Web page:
AP

Indiana judge rules in favor of US Senate candidate seeking GOP nomination

INDIANAPOLIS (AP) — An Indiana county judge ruled Thursday a contested state law that stipulates voting requirements for candidates’ party affiliation is unconstitutional, dealing a win to a U.S. Senate hopeful who is seeking to run as a Republican in the primary.

The Marion County judge granted the injunction sought by John Rust, former chair of the egg supplier Rose Acre Farms who is running to replace Sen. Mike Braun. Rust filed a lawsuit in September against Secretary of State Diego Morales, the Indiana Election Commission and Jackson County Republican Party Chair Amanda Lowery to challenge the law and ensure the possibility of his place on the ballot.

The law in question says a candidate’s past two primary elections must be cast with the party the candidate is affiliated with or a county party chair must approve the candidacy. In court documents, Rust argued that this statute “should be struck down as being unconstitutionally vague and overly broad.”

“It is a spectacular victory for the voters of Indiana,” Rust said when reached by phone Thursday evening.

It was not immediately clear if the secretary of state will appeal the decision. The Associated Press sent an email to its office and left messages with its attorneys Thursday.

Rust voted as a Republican in the 2016 primary but as a Democrat in 2012. He did not vote in the 2020 Republican primary due to the pandemic and the lack of competitive Republican races in Jackson County, the lawsuit said. Rust said his Democratic votes were for people he personally knew.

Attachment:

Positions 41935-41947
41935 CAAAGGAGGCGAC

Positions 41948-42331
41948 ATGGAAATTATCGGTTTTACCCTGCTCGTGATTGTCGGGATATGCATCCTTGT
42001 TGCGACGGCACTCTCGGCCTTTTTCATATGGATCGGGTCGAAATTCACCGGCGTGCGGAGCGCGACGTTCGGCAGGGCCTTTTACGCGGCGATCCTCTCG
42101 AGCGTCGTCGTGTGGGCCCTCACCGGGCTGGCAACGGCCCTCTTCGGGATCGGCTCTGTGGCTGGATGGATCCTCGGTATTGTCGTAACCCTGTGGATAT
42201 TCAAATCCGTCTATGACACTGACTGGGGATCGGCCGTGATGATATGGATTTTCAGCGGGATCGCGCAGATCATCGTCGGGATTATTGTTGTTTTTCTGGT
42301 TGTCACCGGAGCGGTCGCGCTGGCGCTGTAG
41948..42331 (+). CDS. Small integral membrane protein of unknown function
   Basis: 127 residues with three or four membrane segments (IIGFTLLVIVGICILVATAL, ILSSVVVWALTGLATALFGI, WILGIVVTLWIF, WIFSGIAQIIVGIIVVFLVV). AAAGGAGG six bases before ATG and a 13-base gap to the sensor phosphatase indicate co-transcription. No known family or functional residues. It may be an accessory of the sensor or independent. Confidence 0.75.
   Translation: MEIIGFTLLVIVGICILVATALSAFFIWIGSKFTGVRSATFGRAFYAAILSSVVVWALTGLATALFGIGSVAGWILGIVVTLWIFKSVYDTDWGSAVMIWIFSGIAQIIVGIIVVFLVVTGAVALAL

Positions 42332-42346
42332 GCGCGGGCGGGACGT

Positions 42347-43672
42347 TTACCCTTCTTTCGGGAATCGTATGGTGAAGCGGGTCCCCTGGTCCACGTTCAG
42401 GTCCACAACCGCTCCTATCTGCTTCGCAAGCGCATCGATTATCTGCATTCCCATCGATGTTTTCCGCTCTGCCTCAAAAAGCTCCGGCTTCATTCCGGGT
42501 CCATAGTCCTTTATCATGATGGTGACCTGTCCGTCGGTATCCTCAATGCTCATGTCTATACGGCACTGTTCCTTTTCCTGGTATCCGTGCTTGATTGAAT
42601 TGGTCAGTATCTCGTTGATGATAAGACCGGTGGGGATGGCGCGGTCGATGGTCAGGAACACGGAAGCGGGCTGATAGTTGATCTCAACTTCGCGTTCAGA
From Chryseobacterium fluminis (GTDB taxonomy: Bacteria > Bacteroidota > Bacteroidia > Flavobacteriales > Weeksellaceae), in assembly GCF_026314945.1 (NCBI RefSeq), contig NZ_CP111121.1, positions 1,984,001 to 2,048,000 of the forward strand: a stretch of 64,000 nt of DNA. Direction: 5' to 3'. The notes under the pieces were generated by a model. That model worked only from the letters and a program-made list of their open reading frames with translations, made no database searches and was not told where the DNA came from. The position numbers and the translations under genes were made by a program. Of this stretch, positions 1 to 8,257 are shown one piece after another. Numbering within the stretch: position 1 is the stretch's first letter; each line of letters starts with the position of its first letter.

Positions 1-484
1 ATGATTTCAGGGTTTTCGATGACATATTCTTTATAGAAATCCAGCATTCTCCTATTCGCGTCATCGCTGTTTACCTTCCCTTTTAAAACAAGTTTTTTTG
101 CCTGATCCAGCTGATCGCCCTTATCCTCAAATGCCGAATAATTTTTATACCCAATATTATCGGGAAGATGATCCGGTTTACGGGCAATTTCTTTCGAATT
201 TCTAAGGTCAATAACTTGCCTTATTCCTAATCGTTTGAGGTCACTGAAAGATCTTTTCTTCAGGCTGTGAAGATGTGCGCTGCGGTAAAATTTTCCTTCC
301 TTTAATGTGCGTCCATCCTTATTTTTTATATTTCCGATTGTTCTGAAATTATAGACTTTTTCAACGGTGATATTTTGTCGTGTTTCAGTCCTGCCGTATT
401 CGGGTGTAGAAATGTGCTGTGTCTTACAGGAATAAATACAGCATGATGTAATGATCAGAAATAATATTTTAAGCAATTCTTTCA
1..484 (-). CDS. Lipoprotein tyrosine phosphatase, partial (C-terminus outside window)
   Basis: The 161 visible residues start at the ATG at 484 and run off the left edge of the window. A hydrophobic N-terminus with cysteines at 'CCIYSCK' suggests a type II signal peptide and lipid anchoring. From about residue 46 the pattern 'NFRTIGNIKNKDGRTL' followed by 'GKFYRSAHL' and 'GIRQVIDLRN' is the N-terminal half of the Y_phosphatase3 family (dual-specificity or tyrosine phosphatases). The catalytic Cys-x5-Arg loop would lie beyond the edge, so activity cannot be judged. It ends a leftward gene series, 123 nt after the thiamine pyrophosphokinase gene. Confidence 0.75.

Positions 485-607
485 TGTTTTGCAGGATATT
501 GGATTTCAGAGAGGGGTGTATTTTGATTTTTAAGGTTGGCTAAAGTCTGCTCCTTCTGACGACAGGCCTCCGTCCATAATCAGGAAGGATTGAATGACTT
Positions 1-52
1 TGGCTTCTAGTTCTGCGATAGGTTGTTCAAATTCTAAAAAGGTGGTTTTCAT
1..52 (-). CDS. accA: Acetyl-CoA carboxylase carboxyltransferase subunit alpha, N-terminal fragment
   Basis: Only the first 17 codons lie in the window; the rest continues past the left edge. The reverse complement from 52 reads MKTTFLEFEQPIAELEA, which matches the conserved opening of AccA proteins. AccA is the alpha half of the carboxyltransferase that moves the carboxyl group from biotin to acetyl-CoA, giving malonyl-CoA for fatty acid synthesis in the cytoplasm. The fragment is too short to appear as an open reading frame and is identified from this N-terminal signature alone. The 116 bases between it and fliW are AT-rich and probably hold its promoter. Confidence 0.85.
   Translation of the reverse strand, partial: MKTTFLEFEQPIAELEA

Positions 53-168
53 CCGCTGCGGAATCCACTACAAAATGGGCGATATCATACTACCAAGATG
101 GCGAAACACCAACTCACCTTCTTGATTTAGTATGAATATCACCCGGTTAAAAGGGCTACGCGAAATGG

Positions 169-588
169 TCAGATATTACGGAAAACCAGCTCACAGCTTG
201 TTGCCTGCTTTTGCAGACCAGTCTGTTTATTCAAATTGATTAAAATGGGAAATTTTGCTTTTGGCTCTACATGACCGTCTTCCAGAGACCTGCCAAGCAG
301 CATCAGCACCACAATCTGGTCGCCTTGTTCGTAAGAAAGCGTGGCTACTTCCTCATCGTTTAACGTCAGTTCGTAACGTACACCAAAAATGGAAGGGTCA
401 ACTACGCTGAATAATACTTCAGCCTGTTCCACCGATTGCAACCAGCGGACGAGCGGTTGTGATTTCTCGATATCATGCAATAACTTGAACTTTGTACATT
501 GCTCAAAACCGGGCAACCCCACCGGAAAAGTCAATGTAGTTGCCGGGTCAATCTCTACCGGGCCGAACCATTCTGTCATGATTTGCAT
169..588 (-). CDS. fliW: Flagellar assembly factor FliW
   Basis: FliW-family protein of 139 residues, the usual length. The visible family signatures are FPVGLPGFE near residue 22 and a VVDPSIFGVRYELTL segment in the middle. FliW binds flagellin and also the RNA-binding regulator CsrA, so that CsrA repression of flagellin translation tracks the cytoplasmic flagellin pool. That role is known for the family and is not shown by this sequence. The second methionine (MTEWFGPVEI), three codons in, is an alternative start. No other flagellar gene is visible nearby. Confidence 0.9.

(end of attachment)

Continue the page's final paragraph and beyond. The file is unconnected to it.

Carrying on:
Lowery, the county’s Republican Party chair, said in a July meeting with Rust that she would not certify him, according to the lawsuit. Rust has said Lowery later cited his primary voting record.

When reached by phone, Lowery said she believes party chairs from both parties will be disappointed by the ruling, and questioned how candidacy can be determined without the primary record. She expects the ruling to be appealed.

In a November hearing, Rust said the law keeps legitimate candidates who have recently moved to Indiana or have switched political identifications from running for office.

In his ruling, Marion County Superior Court Judge Patrick J. Dietrick said the law “unduly burdens Hoosiers’ long recognized right to freely associate with the political party of one’s choosing and to cast one’s vote effectively.” He also ordered the defendants to pay Rust’s attorney fees.

Rust still faces an uphill challenge for the GOP nomination. U.S. Rep. Jim Banks has received the endorsement of the Indiana Republican Party and former President Donald Trump. Rust must also fulfill a signature quota for the nomination.

Casting himself as a conservative gay man with an “outsider’s voice” to Washington D.C., Rust is the former chair of his family business Rose Acre Farms in southern Indiana. Rose Acre Farms identifies itself as the second-largest egg producer in the U.S.

The company was one of four major egg producers in the country accused of fixing the price of eggs in the 2000s. A jury in an Illinois federal court recently ruled the producers conspired to limit the domestic supply of eggs to increase prices between 2004-2008 and ordered the companies to pay $17.7 million in damages.

The ruling inflamed the Senate race. Rep. Banks has accused Rust of being a “conman pretending to be a Republican.” Rose Acre Farms has denied any wrongdoing and Rust has said the verdict will be appealed.

Sen. Mike Braun is vacating the seat in his bid for governor.

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